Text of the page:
While the abundance of the Big 5 not surprisingly tends to be the main draw for most visitors to Etosha, the wetter, greener and less busy summer months are a bird lover’s dream.
The park plays home to more than 340 species of bird, both local and migratory, with most being found in their greatest numbers on and around the Etosha Pan when it becomes filled with water during the summer season, roughly from November until April.
In particularly wet years, more than a million flamingos have been counted here, and the pan is one of only two breeding areas for this bird in the whole of Southern Africa. Other regular visitors to the area in summer include white pelicans, egrets, weavers and a variety of different storks and cranes. Aside from the Etosha Pan itself, many of the park’s waterholes and smaller pans are also full to the brim and teeming with birdlife at this time of year, and are all good places to sit with binoculars and long lens at the ready.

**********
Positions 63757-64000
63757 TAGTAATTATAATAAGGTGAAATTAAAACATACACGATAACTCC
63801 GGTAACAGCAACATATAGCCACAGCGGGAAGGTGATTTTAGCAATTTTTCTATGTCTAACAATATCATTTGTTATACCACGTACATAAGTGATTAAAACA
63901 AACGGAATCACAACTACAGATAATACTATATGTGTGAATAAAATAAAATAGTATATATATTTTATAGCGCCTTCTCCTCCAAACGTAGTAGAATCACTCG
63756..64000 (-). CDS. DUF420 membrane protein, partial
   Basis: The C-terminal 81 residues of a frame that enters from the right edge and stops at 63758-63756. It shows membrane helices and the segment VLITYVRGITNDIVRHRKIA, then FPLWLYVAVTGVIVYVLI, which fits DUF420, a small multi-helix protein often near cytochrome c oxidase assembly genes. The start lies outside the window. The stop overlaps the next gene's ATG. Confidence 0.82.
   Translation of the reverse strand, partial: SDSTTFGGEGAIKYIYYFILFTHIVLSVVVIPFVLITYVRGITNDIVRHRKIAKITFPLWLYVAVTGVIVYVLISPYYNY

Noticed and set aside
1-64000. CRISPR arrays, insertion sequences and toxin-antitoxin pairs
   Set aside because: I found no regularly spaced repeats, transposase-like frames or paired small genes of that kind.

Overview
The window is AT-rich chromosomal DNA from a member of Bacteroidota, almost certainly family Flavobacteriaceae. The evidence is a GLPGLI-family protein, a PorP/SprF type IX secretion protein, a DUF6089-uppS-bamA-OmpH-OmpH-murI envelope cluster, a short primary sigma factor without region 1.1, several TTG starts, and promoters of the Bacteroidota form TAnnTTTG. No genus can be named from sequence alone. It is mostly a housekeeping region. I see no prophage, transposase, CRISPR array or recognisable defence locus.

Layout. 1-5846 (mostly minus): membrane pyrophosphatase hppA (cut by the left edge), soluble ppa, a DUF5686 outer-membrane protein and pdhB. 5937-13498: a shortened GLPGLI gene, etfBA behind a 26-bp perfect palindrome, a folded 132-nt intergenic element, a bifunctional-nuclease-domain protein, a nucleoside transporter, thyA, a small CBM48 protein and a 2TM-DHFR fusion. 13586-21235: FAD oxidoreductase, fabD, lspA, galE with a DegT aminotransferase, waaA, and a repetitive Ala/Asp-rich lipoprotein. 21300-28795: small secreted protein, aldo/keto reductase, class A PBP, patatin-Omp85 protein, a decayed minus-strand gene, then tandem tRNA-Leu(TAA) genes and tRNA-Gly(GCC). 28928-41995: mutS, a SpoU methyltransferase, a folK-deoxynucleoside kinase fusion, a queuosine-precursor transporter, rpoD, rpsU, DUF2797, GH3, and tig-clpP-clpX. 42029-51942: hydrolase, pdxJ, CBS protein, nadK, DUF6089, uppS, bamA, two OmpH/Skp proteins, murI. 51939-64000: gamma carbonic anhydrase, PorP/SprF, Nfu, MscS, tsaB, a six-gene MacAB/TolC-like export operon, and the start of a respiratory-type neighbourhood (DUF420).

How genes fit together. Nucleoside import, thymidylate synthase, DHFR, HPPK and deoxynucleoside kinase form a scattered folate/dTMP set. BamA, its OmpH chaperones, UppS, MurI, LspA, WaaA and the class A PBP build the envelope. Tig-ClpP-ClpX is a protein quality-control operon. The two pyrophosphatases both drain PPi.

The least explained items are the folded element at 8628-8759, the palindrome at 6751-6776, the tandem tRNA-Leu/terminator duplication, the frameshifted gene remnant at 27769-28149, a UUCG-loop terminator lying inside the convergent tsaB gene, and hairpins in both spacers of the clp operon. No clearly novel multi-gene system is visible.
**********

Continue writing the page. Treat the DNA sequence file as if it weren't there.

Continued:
Apart from this, Etosha boasts 46 species of raptors that can be seen throughout the year – including a few different species of vulture, kestrels and 12 species of eagle – as well as a number of other open country species, both large and small, including the kori bustard and the rare yellow-throated sand grouse.
The lush green summer vegetation and beautiful watery expanse of the pan offer great backdrops and make for fantastic bird images, and you won’t have to worry about too many other cars around to scare the birds away. So while big game viewing might be less rewarding in summer, bird watching is a winner.